Next, according to Orlando Weekly:
A sensational tabloid exposé on the cover of the National Enquirer linked Paula White with fellow (and separated but still married) televangelist Benny Hinn in a romantic tryst in a five-star Rome hotel. Hinn, another prosperity gospel proponent, was registered in the presidential suite under the biblically suggestive name “David Solomon.” White denied the affair, but Hinn later acknowledged an “inappropriate relationship.
White’s ratings and the number of outlets for her broadcasts plummeted in the wake of the multiple scandals. Attendance at Without Walls in Tampa also tanked. A satellite church in Lakeland, Florida, with a 10,000-seat sanctuary, was abandoned in 2012 and filed for bankruptcy in 2014 after a Christian credit union threatened to foreclose on the property, citing the ministry’s failure to maintain payments on $25 million in loans. The property was eventually sold off.
“Paula represents everything that is wrong with American religion,” Ole Anthony, founder of the Dallas-based Trinity Foundation, a religious watchdog organization, told Orlando Weekly. “No accountability, the jet-set lifestyle, divorces and affairs that seem to never end. She’s left a trail of destroyed churches behind her.”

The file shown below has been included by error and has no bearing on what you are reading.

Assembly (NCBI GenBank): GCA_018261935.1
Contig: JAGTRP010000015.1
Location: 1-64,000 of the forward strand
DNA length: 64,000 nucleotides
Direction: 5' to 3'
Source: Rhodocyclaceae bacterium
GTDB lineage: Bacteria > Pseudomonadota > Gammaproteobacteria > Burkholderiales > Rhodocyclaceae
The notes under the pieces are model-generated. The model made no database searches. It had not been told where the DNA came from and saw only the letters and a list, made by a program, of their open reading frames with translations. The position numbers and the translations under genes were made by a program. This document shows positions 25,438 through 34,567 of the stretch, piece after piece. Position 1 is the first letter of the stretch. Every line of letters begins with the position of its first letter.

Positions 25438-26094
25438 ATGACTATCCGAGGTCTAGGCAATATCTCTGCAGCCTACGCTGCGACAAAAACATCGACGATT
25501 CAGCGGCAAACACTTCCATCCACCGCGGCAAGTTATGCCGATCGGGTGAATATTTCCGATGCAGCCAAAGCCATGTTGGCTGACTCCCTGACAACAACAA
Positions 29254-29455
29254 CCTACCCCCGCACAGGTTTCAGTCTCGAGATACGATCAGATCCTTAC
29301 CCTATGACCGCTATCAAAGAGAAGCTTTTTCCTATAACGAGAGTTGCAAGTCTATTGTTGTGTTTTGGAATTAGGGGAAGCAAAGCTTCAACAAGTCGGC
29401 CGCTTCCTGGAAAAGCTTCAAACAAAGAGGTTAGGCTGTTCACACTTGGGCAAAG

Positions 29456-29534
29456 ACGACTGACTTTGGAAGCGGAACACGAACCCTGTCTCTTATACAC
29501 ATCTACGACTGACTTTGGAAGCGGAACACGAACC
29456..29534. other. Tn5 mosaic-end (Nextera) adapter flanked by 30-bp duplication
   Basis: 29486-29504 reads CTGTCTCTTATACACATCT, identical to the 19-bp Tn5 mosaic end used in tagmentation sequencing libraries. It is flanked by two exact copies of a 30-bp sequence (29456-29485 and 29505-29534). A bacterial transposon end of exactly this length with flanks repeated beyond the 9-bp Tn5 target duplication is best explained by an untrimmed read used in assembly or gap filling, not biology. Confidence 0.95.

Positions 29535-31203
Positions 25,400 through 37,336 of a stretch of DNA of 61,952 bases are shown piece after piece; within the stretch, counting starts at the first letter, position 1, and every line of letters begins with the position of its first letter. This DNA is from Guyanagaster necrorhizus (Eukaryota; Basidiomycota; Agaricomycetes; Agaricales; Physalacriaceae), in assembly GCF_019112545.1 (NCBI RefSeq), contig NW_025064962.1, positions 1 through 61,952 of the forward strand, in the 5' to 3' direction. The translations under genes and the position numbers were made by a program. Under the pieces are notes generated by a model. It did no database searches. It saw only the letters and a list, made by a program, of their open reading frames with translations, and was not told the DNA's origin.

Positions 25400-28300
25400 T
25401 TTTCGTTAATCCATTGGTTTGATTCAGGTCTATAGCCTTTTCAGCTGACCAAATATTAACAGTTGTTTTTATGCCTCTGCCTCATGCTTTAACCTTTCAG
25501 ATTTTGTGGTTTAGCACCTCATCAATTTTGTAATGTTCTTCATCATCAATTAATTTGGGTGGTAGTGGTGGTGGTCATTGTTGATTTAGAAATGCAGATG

This is not to say that people can’t be forgiven for their past sins and indiscretions. Indeed, Christianity is a faith premised upon redemption of sinners from their fallen state. “All have sinned and fall short of the glory of God,” the Bible teaches. But God’s forgiveness is predicated upon repentance—true sorrow that one has sinned against God coupled with a desire to change—and a dependence on the substitutionary death of Christ to pay the penalty for those sins. Anyone who refuses that free gift—or makes a mockery of it by continuing in their sin when they know the truth—is walking in darkness.